State’s Colleges Getting Away From Their Missions, Education Board Told
Lewis-Clark State College’s enrollment has been climbing steadily over the past decade, but it is moving away from its community service mission, a new report says.
The Lewiston school is shifting away from vocational-technical education toward academics and fouryear degrees, the National Center for Higher Education Management Systems last week reported to the state Board of Education.
Over the past four years, Lewis-Clark’s rate of full-time equivalency academic enrollment growth has out-paced Idaho’s three universities.
It increased 17 percent in the state as a whole. Lewis-Clark grew 34 percent while Boise State University rose only 9 percent. Idaho State University climbed 32 percent and the University of Idaho 12 percent.
The study said Lewis-Clark, Boise State and Idaho State appear to be shifting from their community college services outlined in the 1983 mission statement. The board may use the review to update that document.
The move is toward baccalaureate degrees, a stable or declining technical enrollment and attention to the skilled trades and uncertain policies regarding services to under-prepared adults, the study reads.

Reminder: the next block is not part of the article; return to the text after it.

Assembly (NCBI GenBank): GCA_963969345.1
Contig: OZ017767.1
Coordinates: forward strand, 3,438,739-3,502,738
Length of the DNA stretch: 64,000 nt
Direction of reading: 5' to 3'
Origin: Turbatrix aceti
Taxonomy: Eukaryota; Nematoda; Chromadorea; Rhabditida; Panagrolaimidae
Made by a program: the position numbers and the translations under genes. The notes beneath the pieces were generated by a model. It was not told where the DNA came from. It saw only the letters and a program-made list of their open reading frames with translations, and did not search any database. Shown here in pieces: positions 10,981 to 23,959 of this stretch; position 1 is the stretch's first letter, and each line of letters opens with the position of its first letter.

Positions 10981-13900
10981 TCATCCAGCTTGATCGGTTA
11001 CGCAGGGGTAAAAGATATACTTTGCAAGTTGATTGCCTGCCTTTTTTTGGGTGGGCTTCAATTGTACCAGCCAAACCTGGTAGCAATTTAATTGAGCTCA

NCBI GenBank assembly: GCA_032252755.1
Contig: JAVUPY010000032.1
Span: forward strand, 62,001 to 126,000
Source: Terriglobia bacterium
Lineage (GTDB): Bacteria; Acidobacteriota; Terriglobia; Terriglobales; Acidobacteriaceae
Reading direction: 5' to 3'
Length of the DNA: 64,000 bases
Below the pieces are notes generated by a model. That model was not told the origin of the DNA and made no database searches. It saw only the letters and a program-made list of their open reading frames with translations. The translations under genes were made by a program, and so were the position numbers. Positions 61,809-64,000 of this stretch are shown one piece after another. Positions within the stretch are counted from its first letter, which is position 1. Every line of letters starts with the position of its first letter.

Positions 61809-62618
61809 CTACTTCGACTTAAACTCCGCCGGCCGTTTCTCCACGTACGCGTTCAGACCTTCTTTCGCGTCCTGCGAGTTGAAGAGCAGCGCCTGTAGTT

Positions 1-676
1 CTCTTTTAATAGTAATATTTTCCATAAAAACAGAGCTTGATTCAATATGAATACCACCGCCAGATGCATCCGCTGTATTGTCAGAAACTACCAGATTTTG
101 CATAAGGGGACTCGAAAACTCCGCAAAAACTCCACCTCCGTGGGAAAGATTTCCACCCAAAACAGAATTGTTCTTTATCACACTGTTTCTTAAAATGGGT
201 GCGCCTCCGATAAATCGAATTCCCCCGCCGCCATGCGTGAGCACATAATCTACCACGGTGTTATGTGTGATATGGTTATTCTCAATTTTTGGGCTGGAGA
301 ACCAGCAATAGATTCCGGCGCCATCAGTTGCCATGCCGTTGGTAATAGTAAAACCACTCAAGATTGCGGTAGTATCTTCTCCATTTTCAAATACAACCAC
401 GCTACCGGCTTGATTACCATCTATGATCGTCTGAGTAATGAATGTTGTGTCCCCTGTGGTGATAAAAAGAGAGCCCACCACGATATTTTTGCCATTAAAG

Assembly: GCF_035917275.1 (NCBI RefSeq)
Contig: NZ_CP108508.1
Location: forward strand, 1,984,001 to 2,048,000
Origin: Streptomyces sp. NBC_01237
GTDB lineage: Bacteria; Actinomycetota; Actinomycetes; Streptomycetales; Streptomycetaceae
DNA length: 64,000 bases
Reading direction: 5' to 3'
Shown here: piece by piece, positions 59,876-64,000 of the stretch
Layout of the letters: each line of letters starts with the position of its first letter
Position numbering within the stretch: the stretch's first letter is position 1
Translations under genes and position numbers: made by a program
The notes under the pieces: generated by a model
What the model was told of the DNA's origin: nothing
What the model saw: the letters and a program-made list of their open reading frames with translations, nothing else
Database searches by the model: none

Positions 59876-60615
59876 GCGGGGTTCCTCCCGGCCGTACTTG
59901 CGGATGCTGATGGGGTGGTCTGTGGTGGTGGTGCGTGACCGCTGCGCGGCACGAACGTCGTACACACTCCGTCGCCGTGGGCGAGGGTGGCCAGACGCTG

Although his recruiters push the non-academic fields, Lewis-Clark President James Hottois said, students are opting for academics.
Students often have more difficulty transferring between academic and vocational programs on one campus than moving to new universities, the study found.
Hottois said he is interested in finding ways students can switch programs without losing credit hours and money. One way is to encourage communication between the academic and technical professors.
“I think that there’s a lot of ways to be successful. It depends on what you want to do,” he said. “Frankly our society needs people in every conceivable job.”
© Copyright 1995 Associated Press. All rights reserved. This material may not be published, broadcast, rewritten, or redistributed.